Navy is dumping millions into education benefits for sailors but there’s a catch

PORTSMOUTH, Va. (Dec. 10, 2019) Monique Rizo-Chavez, Troy University education consultant, shares information with a Naval Medical Center Portsmouth (NMCP) staff member. NMCP hosted an Education Fair provided by the Navy College Office on Dec. 10. This opportunity allowed NMCP staff members to talk one-on-one with representatives from 25 colleges nationwide. (U.S. Navy photo by Seaman Imani N. Daniels/Released)

The US Navy has put a considerable amount of money towards higher education, ushering in a new era where such credentials will play a large part in the promotion process.

Over $300 million in new funding will be part of next year’s budget proposal, and a chief learning officer John Kroger, has been appointed.

Sailors are expected to take advantage of the new funding, as the Navy will now factor in education levels with the promotion system.

According to the Federal News Network, Kroger stated that the education system overhaul was brought about following feedback by Navy and Marine personnel.

“One of the very revealing conversations I’ve had was with the head of naval aviation. I think in the past a conversation about education and aviators would look something like this: ‘I need to send 10% of your pilots to a year of graduate school.’ And the head of aviation would say, ‘I can’t spare the pilots. It’s too expensive to produce them, I need them deployed, and if they spend a year away from the cockpit, their skills degrade.’ But when I met with the air boss, that’s not the conversation we had,” Kroger said on Friday. “Because I don’t need his folks to go to a year of in-residence, graduate education. I’ll take your F-35 pilots and send them to executive programs for three days a month at Stanford, Berkeley, UCLA, the Naval Postgraduate School. They’ll get the education they need and we will maintain their operational tempo. That’s the revolution in education we’re seeing.”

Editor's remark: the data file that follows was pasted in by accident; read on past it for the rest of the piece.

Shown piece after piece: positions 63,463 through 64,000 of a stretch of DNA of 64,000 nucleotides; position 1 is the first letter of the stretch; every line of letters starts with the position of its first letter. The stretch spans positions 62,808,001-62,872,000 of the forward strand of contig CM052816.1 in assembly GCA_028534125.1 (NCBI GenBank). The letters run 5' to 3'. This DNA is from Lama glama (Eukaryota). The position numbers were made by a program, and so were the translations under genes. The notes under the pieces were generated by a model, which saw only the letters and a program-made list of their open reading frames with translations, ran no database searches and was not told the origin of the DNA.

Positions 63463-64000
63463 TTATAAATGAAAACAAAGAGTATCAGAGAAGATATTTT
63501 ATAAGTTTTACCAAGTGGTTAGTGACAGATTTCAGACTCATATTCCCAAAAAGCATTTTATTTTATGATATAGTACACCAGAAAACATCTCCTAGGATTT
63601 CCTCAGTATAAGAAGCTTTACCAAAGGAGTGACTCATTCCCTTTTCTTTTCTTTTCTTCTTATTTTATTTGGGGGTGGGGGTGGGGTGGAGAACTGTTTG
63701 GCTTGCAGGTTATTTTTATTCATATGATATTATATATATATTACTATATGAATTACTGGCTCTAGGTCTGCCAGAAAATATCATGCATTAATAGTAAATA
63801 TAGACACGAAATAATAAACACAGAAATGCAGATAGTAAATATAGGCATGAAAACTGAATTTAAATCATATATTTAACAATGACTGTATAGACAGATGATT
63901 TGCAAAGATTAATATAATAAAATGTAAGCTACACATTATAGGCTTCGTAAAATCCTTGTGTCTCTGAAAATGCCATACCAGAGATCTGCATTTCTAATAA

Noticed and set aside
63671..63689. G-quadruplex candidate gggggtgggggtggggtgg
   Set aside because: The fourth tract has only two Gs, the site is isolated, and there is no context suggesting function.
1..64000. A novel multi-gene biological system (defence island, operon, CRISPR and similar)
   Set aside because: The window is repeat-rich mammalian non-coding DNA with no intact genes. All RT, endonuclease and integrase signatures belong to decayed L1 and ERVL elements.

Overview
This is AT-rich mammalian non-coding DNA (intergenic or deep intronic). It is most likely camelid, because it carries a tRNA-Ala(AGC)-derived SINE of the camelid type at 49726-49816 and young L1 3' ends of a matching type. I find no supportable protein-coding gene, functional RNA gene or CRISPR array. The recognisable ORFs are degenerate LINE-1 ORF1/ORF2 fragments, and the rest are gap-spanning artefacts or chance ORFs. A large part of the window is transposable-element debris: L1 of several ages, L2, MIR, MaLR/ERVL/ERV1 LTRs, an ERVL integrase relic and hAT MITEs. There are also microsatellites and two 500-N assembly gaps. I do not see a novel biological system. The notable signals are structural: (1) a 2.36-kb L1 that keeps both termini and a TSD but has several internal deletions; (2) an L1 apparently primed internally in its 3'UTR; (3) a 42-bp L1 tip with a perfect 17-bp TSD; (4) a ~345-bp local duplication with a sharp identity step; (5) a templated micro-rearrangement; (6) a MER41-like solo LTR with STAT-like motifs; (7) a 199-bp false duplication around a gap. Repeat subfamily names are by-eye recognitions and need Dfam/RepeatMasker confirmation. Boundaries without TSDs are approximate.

The funding will push towards enhancing Sailors to better serve their country and have new opportunities when they get out.

“Trying to educate 40-or-50,000 students a year on a brick and mortar scale is cost prohibitive. But the revolution in online education makes that possible,” Kroger said. “Ten years ago, the quality wasn’t that great because we were figuring this stuff out, but it’s outstanding now. And reality is pushing us in this direction. If we do not take our intellectual capital more seriously, we will not be the world’s greatest Navy and Marine Corps. We have to be able to out-think our opponents if we’re going to out-fight them. I believe that profoundly.”

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